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Thread: Classic vintage CANVAS TENTS

  1. #1
    Bartender PADDY's Avatar
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    Classic vintage CANVAS TENTS

    Gentlemen, I've been considering getting an old fashioned traditional canvas tent for some time now.
    Only two years ago a relation of mine had an original 1930's (complete with wooden pegs..etc) Scouting Bell Tent. When I asked him recently if he would think about getting rid of it (to me!), he asked me "why do you want that sort of old rubbish?" and then proceeded to inform me that he had 'cut it up' and taken it to the local council dump!! The pegs were the only useful thing, as they had made good fire starters.

    I KNOW, we ALL will have some sort of horror story like that!!

    Anyway...I'm after an original (if I can get one) bell tent or wall tent from the 30's-40's (probably from the UK, as they are too heavy to post).

    Last resort is, that there are companies in the UK who are making them to the old specs, but at 300 and upwards, that's A LOT OF WONGA!!

    I've really started to get back into my tent camping, but fancied something a little bit different to my old one man tent (which can be more like a bivvy bag!). Thanks, Paddy.
    "Hot ginger and dynamite, There's nothing but that at night,
    Back in Nagasaki Where the fellers chew tobaccy and the
    women wicky-wacky Woo."

    An Earl Grey in a sea of Latte...

  2. #2
    Call Me a Cab Atticus Finch's Avatar
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    When I was scouting, we camped in WWII-surplus, canvas, pyramidal tents....the kind that weighed as much as a small truck, had ten-foot center poles and ventilation holes at their peaks. Summer days, the temperature inside those tents would be twenty degrees hotter that the air temperature outside. Winter nights, the temperature inside the tents would be twenty degrees colder than the air outside.

    Never could figure the physics behind that.

    AF
    The South: Heat and Spanish moss. A Strange hot land of courtly manners and sudden violence, elegance and anger.

  3. #3
    Practically Family MPicciotto's Avatar
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    My father is a canvas man (boat covers and such) and I as ww2 reenactor can also attest to this. Canvas rots! It will look fine but can easily be torn by hand. Dry rot infects even the most fastidiously cared for vintage canvas. I would seriously recommend a repro. If you are not too particular (like reenactors can be) and are just looking for a retro canvas tent check around the sutlers or vendors for various wars and eras. Lots of nice tents from wars besides WW2 and the whole Renaissance era available as "repro" Might find one of those used.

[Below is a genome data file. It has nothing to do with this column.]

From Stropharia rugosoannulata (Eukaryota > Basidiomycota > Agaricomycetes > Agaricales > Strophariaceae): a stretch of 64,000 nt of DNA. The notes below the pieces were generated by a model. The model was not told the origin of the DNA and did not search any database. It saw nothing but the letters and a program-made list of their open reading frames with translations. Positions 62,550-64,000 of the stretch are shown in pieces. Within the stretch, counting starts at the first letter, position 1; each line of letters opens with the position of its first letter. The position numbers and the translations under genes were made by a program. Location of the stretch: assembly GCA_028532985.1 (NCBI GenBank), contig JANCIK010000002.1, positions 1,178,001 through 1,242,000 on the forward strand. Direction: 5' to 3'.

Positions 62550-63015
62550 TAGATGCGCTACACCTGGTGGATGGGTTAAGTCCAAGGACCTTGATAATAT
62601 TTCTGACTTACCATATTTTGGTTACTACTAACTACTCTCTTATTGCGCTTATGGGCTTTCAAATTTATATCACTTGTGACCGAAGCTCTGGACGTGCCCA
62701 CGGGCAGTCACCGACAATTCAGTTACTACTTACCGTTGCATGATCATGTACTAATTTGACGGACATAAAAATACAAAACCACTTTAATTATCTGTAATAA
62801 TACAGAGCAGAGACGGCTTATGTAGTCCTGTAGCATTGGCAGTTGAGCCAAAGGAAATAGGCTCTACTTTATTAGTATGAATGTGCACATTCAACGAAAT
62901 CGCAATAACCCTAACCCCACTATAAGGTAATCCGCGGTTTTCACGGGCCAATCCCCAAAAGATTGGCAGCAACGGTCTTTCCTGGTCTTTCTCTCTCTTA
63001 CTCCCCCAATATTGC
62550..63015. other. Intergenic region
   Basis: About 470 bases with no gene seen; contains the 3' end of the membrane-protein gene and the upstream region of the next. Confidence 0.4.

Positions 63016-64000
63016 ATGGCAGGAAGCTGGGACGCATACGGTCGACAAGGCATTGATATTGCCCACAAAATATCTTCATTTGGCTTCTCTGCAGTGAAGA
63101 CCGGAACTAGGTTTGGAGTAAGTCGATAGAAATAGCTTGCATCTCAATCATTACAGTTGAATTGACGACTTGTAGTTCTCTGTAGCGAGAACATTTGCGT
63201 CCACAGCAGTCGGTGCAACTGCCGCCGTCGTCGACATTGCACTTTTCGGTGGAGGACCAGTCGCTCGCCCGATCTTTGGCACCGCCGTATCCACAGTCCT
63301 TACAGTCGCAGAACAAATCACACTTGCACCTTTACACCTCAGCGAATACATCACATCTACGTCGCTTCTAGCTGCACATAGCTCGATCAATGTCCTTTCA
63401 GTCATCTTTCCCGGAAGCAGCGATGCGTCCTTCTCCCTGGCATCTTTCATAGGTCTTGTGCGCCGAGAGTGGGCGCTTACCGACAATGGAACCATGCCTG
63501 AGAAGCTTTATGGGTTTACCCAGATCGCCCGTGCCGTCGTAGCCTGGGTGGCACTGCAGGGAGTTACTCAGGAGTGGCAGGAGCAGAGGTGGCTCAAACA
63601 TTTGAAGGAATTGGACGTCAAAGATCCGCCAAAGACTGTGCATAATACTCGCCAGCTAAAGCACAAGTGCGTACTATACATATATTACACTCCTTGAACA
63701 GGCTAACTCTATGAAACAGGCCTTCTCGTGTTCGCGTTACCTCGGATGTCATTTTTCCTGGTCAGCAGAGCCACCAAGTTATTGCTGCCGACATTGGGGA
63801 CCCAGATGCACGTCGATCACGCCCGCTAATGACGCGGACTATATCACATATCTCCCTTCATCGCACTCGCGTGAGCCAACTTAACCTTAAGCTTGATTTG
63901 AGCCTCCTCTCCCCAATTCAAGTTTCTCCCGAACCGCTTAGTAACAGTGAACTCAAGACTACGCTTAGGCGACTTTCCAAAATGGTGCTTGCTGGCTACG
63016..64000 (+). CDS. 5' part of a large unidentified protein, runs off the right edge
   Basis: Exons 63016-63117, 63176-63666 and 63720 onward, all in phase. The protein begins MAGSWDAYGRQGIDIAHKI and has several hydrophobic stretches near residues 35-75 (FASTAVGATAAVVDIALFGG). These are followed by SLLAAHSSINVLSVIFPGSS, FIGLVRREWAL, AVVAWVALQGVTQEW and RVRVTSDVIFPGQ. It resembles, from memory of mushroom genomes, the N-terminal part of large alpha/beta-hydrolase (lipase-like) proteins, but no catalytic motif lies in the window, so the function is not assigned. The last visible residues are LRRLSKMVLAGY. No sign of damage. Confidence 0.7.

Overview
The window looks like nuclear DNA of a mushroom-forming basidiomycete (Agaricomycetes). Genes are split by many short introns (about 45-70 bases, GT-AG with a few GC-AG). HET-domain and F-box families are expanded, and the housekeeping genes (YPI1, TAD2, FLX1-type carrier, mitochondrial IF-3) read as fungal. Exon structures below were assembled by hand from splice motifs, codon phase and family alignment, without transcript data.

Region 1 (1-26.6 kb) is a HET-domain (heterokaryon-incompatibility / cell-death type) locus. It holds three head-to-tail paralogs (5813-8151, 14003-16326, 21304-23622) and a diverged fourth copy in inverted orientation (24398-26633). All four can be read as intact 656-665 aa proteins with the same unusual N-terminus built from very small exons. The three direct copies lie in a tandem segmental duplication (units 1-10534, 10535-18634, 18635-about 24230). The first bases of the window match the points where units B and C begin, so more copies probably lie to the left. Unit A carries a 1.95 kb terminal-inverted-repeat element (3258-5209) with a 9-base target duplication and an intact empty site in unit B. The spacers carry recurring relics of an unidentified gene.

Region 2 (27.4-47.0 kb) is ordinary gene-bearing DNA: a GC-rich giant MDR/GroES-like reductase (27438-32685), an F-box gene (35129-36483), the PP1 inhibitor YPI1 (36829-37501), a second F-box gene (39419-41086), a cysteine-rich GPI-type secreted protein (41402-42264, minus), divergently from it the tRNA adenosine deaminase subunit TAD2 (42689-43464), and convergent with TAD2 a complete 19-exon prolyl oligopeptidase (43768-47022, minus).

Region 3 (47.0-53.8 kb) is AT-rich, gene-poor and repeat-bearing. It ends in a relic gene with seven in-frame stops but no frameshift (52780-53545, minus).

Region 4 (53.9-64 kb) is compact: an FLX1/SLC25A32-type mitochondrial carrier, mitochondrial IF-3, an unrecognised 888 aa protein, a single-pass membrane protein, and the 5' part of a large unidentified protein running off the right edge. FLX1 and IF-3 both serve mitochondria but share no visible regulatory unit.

Matt

  4. #4
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    Old canvas sucks. There's a reason no one uses it anymore.

    A decade ago I went "old school" and sewed my own canvas tent. I made it from the pattern of that canoe guy. A "campfire" tent. Even found a supplier of the old Canvac, or whatever it was, to waterproof it. Man, did it suck. Stunk to high heaven and leaked.

    Couple years later went new school and bought a little a-frame to bike camp and camp at Friendship for the shoot, and it was great.

    Forget old school. Buy new.

  5. #5
    Bartender PADDY's Avatar
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    Well...

    I know that the newer canvas ones have various anti-rot and mould treatments, but 'oh the expense' of them...

    Jury's out on this one still...
    "Hot ginger and dynamite, There's nothing but that at night,
    Back in Nagasaki Where the fellers chew tobaccy and the
    women wicky-wacky Woo."

    An Earl Grey in a sea of Latte...

  6. #6
    One Too Many Mr Vim's Avatar
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    We had shelter halves in the Army. They were leftovers from the 70's or 80's, I cannot recall what era. But those things were always rolled up in the compnay storeroom for months at a time and they never molded. Then we would drag them out, issue them, hike to some god forsarken neck of the woods and use them for a week, get them good and muddy wash them off and store them again. To my knowledge they never rotted once.